IFF Panama's significance on the film festival circuit was firmly established by its third edition, which wrapped April 9 in Panama City.
Festival goers gather outside Panama's Teatro Nacional in the Old Quarter. credit: Yanka Van de Kolk
Seventy-three films from 35 countries, hand-picked by Toronto International Film Festival's Spanish language curator, Diana Sanchez, wowed over 22,000 ticket holders. Sanchez, IFF Panama's artistic director, and festival director, Pituka Ortega Heilbron, also rounded up stars and directors from around the world -- including Mexican maestro Arturo Ripstein, French cinema icon Claire Denis, Spanish actor Luis Tosar and Argentine superstar Ricardo Darin (The Secret in Their Eyes) -- who flew in to talk about and show their films. Heavyweights from other festivals like Trevor Groth, director of programming for Sundance, and Argentine director, Pablo Trapero, this year's jury topper for the Cannes Film Festival's Un Certain Regard sidebar, sniffed around for up and coming talent and projects.
IFF Artistic Director Diana Sanchez & Mexican maestro Arturo Ripstein. Credit: Andrea R. Vaucher
Home girl Ortega Heilbron, who is also a producer/director, has long advocated for a Panamanian film industry and now, with the festival's $1 million government grant and a Panama Film Commission (under the banner of the ministry of commerce and industry) that awards millions of dollars in production grants to local filmmakers, she is seeing her vision realized.
Two solid and crowd-pleasing Panamanian documentaries made their world premiere at the festival. Annie Canavaggio presented Breaking the Wave, about Panamanian surfers from Santa Catalina, a dirt poor section of the country, who compete in international competitions against all odds and highly sponsored surfers from around the world. Canavaggio brought the trio of surfers featured in the film to the festival, where they stayed, along with other festival guests, at the gorgeous American Trade Hotel in the old quarter of Panama City, where a room probably costs as much as the surfers earn in several months.
Abner Benaim screened Invasion about the 1989 U.S. invasion of Panama City to take out Noriega, an event most Panamanians have filed under collective amnesia. Benaim nabbed two out of three audience awards, the Best Documentary prize, as well as the award for Best Central American and Caribbean film. (Spaniard Javier Ruiz Caldera won the prize for Best Ibero-American feature, for the second year in a row, for Three Too Many Weddings.) Benaim, whose previous film Chance (2009) broke box-office records in the country, recently directed one of five segments of the Ortega Heilbron produced (along with Ileana Novas and Pablo Schverdfinger) omnibus feature Historias Del Canal, set against the backdrop of a century of the Panama Canal's history. Ortega Heilbron helmed the film's final, present-day, segment.
Invasion director, Abner Benaim, and festival director, Pituka Ortega Heilbron. Credit: Andrea R. Vaucher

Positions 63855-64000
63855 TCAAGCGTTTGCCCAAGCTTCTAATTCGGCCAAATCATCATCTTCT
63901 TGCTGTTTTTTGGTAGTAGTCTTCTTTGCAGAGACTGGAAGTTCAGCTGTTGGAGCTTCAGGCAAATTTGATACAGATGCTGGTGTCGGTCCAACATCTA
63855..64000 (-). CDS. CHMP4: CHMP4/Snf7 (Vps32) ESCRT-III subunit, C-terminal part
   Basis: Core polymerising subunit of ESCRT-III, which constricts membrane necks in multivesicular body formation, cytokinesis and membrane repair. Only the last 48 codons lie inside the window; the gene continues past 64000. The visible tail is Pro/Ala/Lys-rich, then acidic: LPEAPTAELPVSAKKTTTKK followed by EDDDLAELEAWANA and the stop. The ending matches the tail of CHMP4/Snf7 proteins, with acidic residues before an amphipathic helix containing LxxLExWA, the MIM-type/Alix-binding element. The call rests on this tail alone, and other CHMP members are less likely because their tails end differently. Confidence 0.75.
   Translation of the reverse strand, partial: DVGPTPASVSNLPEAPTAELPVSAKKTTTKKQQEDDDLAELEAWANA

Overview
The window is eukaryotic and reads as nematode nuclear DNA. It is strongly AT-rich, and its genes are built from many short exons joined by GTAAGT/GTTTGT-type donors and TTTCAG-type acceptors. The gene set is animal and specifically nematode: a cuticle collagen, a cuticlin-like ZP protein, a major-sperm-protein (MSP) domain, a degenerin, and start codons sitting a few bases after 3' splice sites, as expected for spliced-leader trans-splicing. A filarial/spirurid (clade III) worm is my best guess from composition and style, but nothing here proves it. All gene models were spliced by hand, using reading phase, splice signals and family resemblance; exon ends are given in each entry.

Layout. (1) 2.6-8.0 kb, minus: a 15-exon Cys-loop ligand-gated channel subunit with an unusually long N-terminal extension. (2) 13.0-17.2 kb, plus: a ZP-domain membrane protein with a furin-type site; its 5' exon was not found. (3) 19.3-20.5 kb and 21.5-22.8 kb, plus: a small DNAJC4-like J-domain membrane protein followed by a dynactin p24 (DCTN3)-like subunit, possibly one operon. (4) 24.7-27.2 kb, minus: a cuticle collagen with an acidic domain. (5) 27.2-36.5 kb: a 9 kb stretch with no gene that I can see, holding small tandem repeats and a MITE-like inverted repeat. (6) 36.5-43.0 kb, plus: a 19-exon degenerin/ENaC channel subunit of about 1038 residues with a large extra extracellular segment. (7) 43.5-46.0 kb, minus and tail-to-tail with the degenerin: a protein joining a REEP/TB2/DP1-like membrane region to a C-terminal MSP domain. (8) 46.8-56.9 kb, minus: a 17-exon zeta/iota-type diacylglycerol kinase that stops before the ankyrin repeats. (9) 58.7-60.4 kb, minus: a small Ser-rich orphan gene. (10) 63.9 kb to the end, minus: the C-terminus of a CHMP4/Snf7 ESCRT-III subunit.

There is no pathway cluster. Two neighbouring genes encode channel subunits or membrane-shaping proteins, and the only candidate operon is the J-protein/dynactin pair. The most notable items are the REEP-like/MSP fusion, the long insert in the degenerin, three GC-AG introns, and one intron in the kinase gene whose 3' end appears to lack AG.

This year, the first Platino Awards for excellence in Ibero-American cinema were presented during festival week. That the Ibero-American Federation of Film and Audiovisual Producers and Spain's EGEDA chose to organize the event during IFF Panama -- and not during a more established Ibero-American festival like San Sebastian or Cartagena -- shows how, in three years, the Panama fest has managed to establish itself in the world of Spanish-speaking cinema. The first Platino for Best Film went to Spanish/Chilean critical and box-office smash, Gloria, which screened at the festival.
Besides Spanish language films like Alejandro Fernandez Almendras's To Kill A Man (Grand Jury World Cinema Prize/Sundance); Mexican box office smash Paraiso, which opened the festival; and Costa Rican director Laura Astorga's Red Princesses; festival goers were able to see Jim Jarmusch's Only Lovers Left Alive; Paolo Sorrentino's The Great Beauty (2013 Best Foreign Film Oscar) and Abdellatif Kechiche's Blue is the Warmest Color (2013 Palme D'Or/Cannes); among many others.
The MEETS Latin American Film Market held its inaugural event during the festival, a pitch day where 12 partially financed film projects were presented by their filmmakers in competition for a $25,000 award. The prize went to Mexican director Daniel Castro Zimbron's The Darkness.
Panama is a small country -- it takes under an hour to drive from the Pacific to the Caribbean -- with big dreams. Its skyline of modern steel and glass towering skyscrapers could stand in for Dubai on film. Frank Gehry, whose wife is Panamanian, just built them a magnificent Biomuseum.
Frank Gehry designed Biomuseo. Credit: Andrea R. Vaucher
The country even has a world-class airline, COPA, which flies all over the globe and is a major sponsor of the festival. Amazingly, this country of 3.8 million inhabitants ranks second only to Mexico in the number of cinema admissions per capita in Central and South America. With IFF Panama's future virtually guaranteed, Panamanians will continue to have the annual opportunity to see more than the American blockbusters that fill their cineplexes the rest of the year. The better to fuel those soaring visions of their country's future.
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